Do I need to pay tax on Cryptoassets?
Updated: Aug 3
What are cryptoassets? Crypto assets are a fairly new asset class and remain mysterious to many people. However, they are becoming ever more common. Crypto’s continue to grow in popularity with investors appearing to overlook pricing volatility in the hope of gaining a profit if valuations soar. Crypto assets are not just an asset class for investments either, increasingly they can be used as a form of currency too. What qualifies as cryptocurrency and tokens? Crypto assets include cryptocurrency and tokens. HMRC defines crypto assets as cryptographically secured digital representations of value or contractual rights that can be transferred, stored, traded electronically and use some form of distributed ledger technology.
HMRC recognises four main types of crypto assets: exchange tokens (which include cryptocurrency, like Bitcoin), utility tokens, security tokens stablecoins.
HMRC are interested when? Trades and gains are made. HMRC can access data from crypto exchanges. It is important to ensure that all activity is fully compliant and reported where appropriate. In most cases, individuals hold cryptoassets as a personal investment, usually for capital appreciation or to make particular purchases, at this instant, they will be liable to pay Capital Gains Tax when they dispose of their cryptoassets.
Tax for Individuals Individuals will be liable to pay Income Tax and National Insurance contributions on cryptoassets which they receive from:
Their employer as a form of non-cash payment
Mining, transaction confirmation or airdrops
There may be cases where the individual is running a business which is carrying on a financial trade in cryptoassets and they will therefore have taxable trading profits. This is likely to be unusual, but in such cases, Income Tax rules would take priority over the Capital Gains Tax rules.
Record Keeping in relation to cryptoassets and taxes Cryptoassets exchanges may only keep records of transactions for a short period, or the exchange may no longer be in existence when an individual completes a tax return. The responsibility is on the individual to keep their own records for each cryptoassets transaction.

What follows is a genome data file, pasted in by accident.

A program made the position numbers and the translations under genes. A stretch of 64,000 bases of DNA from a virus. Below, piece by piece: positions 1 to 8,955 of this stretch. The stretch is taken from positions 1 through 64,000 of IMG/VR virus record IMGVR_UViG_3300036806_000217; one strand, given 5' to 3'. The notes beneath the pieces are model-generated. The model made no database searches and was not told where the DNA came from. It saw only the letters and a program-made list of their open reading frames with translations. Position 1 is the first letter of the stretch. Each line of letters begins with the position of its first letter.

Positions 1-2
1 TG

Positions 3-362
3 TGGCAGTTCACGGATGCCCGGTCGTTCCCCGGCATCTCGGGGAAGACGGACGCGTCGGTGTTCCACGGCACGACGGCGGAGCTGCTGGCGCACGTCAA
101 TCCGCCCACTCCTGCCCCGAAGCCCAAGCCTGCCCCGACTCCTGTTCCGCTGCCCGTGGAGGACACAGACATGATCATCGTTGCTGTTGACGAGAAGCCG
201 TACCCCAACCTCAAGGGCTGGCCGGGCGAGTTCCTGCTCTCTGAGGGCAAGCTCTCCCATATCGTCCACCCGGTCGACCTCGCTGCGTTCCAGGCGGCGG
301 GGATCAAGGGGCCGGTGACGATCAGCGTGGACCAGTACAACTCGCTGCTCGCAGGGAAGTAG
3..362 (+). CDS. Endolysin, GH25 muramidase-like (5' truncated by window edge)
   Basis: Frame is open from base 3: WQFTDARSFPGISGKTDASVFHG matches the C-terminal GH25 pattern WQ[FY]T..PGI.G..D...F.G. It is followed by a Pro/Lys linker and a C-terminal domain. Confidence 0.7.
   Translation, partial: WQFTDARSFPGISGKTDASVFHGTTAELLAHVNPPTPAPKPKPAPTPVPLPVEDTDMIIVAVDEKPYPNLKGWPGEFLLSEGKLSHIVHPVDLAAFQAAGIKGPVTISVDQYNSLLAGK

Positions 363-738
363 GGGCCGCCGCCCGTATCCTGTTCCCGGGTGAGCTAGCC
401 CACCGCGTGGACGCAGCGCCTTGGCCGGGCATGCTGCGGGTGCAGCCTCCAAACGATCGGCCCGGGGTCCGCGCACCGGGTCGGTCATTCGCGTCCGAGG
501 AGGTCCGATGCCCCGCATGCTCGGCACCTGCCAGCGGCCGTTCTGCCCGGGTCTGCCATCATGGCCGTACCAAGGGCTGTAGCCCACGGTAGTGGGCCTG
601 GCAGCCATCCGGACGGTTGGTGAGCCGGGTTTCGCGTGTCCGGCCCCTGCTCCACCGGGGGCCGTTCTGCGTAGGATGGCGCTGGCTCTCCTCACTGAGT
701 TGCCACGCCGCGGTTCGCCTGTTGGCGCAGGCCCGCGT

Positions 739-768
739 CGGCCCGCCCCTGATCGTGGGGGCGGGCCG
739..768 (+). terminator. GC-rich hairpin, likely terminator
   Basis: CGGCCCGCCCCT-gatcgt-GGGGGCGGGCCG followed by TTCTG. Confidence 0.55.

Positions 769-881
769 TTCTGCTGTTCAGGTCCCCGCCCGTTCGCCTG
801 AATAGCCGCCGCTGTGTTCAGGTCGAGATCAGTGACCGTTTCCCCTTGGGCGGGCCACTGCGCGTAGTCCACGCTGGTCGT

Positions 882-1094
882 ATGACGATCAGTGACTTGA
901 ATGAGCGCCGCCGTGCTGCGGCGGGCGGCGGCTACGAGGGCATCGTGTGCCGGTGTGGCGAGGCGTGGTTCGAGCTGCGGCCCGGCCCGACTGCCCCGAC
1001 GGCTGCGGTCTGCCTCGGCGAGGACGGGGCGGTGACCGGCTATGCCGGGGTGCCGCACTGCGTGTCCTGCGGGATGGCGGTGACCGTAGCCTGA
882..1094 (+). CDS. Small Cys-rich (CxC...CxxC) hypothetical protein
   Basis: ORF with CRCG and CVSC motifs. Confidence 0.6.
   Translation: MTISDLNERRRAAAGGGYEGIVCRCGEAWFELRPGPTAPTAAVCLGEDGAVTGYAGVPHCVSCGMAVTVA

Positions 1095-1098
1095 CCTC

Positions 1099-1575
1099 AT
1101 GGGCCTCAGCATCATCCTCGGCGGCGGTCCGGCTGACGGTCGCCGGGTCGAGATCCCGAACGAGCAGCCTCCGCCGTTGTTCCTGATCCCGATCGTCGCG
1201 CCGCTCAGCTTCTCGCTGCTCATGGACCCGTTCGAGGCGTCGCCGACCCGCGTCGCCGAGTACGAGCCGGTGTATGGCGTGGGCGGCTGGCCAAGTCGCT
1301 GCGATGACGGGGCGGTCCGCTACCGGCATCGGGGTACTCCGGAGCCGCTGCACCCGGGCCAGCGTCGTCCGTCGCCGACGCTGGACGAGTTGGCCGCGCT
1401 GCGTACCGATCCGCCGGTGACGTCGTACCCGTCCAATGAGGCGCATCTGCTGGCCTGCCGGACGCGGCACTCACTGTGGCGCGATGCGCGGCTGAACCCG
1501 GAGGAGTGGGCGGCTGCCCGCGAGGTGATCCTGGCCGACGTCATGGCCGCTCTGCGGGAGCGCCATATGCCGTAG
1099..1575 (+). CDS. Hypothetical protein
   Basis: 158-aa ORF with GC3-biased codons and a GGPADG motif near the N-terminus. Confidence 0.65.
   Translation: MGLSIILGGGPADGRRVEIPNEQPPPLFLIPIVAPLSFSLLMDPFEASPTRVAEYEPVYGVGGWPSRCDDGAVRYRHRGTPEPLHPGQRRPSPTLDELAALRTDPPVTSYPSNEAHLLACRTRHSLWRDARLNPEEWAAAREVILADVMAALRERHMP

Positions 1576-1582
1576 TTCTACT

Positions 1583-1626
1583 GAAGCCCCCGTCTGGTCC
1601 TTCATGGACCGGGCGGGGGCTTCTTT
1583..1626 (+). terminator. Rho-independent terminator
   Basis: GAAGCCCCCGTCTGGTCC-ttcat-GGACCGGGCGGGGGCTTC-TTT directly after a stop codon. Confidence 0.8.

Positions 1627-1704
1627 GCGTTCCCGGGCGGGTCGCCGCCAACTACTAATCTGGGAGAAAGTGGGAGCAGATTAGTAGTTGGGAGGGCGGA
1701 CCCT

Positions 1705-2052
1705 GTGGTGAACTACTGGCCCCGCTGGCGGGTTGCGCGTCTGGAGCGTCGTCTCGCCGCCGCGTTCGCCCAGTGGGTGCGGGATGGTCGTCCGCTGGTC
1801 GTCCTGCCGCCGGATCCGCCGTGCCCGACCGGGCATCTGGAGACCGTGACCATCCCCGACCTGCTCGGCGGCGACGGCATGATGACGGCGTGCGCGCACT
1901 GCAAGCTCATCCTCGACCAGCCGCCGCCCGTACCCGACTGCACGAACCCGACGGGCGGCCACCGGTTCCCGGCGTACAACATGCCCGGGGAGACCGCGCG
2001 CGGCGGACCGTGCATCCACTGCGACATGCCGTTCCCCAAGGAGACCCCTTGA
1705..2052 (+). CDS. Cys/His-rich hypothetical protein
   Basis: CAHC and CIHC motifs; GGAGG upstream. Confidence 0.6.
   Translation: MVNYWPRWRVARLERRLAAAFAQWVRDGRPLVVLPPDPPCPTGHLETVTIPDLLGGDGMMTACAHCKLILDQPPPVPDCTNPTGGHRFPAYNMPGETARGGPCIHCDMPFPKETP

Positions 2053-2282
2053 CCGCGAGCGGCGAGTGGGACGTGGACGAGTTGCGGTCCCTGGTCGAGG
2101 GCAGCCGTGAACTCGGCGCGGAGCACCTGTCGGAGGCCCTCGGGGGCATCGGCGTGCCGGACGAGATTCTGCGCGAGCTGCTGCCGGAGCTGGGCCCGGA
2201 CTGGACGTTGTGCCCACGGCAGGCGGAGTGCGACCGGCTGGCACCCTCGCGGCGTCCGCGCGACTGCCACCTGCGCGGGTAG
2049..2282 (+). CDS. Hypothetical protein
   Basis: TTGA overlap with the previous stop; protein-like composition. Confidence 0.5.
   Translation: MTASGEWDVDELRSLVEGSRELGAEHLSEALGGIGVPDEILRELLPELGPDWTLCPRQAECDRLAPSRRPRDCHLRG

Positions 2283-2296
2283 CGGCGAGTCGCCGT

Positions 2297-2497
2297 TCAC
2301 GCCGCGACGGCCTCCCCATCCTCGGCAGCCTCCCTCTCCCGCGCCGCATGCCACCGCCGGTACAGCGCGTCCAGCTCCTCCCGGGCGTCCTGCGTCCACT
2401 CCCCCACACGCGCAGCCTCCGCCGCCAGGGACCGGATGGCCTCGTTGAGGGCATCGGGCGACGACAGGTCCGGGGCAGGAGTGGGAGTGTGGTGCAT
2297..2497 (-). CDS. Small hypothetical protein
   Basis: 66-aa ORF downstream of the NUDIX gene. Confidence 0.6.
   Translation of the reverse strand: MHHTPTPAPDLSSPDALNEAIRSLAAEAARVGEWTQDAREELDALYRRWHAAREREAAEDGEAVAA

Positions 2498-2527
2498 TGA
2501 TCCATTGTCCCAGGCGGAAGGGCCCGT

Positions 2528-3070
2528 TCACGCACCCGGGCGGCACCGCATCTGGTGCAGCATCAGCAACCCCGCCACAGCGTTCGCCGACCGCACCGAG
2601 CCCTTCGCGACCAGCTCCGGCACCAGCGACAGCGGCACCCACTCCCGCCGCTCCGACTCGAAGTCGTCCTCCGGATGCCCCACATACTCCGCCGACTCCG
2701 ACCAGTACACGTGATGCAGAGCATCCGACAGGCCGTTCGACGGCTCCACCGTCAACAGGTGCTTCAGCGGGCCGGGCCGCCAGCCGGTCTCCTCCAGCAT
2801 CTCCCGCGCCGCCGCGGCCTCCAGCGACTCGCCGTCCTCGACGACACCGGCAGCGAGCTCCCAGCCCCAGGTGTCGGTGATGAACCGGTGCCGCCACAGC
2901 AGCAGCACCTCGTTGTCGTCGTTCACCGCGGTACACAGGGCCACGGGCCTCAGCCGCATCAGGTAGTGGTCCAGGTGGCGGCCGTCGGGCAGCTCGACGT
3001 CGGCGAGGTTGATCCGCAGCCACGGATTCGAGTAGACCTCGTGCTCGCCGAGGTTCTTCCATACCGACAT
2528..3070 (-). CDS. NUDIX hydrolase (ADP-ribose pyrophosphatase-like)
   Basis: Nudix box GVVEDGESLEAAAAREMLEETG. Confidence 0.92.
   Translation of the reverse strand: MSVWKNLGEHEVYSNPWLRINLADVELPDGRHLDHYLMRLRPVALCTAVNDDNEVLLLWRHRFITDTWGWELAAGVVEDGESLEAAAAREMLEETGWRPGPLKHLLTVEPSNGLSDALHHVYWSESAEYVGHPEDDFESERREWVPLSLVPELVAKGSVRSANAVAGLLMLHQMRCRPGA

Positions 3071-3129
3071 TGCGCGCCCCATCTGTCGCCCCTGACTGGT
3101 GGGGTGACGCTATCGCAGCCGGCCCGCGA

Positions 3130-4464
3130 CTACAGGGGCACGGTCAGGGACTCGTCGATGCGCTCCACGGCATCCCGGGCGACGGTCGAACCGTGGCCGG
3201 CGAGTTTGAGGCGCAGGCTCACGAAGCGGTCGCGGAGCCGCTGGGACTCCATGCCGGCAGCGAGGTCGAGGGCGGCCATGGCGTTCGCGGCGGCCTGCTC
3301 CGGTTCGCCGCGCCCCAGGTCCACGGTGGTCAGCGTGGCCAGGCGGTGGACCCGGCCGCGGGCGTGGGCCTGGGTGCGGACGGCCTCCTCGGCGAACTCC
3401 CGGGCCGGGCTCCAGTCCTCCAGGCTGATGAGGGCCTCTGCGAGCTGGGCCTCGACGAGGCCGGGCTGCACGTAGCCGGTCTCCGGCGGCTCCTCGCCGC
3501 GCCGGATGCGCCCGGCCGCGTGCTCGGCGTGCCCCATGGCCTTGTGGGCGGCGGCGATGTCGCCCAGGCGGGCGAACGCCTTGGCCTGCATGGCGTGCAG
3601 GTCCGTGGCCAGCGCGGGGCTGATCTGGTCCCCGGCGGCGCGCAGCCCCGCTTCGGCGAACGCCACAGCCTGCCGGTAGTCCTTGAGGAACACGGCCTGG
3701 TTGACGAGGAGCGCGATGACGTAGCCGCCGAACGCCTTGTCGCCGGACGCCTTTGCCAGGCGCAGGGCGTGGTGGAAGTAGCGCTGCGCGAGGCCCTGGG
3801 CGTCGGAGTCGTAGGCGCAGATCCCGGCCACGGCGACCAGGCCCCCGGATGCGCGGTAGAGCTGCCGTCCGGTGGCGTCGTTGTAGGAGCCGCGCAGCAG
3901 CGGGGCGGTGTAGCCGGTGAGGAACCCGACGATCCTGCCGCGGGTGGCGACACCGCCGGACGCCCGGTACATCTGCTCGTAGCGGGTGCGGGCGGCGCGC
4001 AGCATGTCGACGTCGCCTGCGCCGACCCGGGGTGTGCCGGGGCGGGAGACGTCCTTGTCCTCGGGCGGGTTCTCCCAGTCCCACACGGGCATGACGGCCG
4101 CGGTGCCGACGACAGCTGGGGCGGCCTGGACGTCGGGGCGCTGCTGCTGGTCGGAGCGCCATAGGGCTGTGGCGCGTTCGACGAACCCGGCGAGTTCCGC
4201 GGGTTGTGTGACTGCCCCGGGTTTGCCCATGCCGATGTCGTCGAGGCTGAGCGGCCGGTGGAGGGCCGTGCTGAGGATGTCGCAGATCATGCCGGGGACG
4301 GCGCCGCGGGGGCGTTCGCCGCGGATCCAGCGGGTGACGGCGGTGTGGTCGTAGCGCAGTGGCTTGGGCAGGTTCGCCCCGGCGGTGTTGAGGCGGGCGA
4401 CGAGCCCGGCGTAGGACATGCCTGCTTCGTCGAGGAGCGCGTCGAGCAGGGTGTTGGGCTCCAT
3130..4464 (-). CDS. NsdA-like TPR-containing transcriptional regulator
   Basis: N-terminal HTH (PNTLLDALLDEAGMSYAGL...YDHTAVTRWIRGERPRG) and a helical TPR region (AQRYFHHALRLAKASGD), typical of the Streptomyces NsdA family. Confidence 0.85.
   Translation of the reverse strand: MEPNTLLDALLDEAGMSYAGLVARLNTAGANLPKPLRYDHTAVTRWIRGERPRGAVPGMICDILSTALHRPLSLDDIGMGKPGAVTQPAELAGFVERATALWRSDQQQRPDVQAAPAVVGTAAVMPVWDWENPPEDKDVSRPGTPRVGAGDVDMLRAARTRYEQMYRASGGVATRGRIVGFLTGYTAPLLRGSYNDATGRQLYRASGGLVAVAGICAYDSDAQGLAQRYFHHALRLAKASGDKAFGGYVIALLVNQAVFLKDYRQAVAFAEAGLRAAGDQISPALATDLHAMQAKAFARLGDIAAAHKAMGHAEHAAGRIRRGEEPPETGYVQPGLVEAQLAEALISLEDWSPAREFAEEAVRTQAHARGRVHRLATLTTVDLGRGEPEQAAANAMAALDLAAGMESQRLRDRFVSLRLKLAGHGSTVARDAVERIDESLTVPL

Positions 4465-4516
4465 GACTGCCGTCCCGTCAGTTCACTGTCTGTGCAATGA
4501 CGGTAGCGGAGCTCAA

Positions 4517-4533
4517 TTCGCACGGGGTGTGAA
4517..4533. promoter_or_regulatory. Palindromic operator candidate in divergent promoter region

Records of cryptoassets can be:
Paper wallets containing the individual’s public and private keys
Electronic wallets on devices
Other records of their transactions and balances such as downloads of their wallet activity from a cryptoassets exchange
Hardware wallets look like a USB, containing the individual’s public and private keys.
Cryptoassets are digital assets and all records in a wallet should show balances and transactions, either in full or via reference to a public blockchain.
The individual’s access to fiat currency could come from:
The point of deposits into a bank account; and
Use of a cryptoassets Automated Teller Machine (ATM)
These are records which should also be kept and produced for an enquiry. They form part of the audit trail from acquisition to disposal and therefore evidence of any gains made. Cryptoassets transactions usually occur on a public blockchain. This allows it to be viewed digitally and checked using records obtained from a wallet. A link to an open source blockchain transaction and acknowledgement of the individual owning the public key involved in the transaction is a record as is a download from their wallet provider or exchange.
Cryptoassets are obtained, administered, exchanged, used and linked to fiat currency electronically or digitally. HMRC can request electronic records with full details of transactions. They can also request any supporting valuation records for the acquisition and disposal tax points.
Cryptoassets exchanges may only keep records of transactions for a short period, or as long as they exist when an individual completes a tax return.
The responsibility is on the individual to keep their own records for each cryptoassets transaction, and these must include:
The type of cryptoassets
Date of the transaction
If they buy or sell
Number of units involved
Value of the transaction in pound sterling (as at the date of the transaction)
The cumulative total of the investment units held
Bank statements and wallet addresses, in case these are needed for an enquiry or review.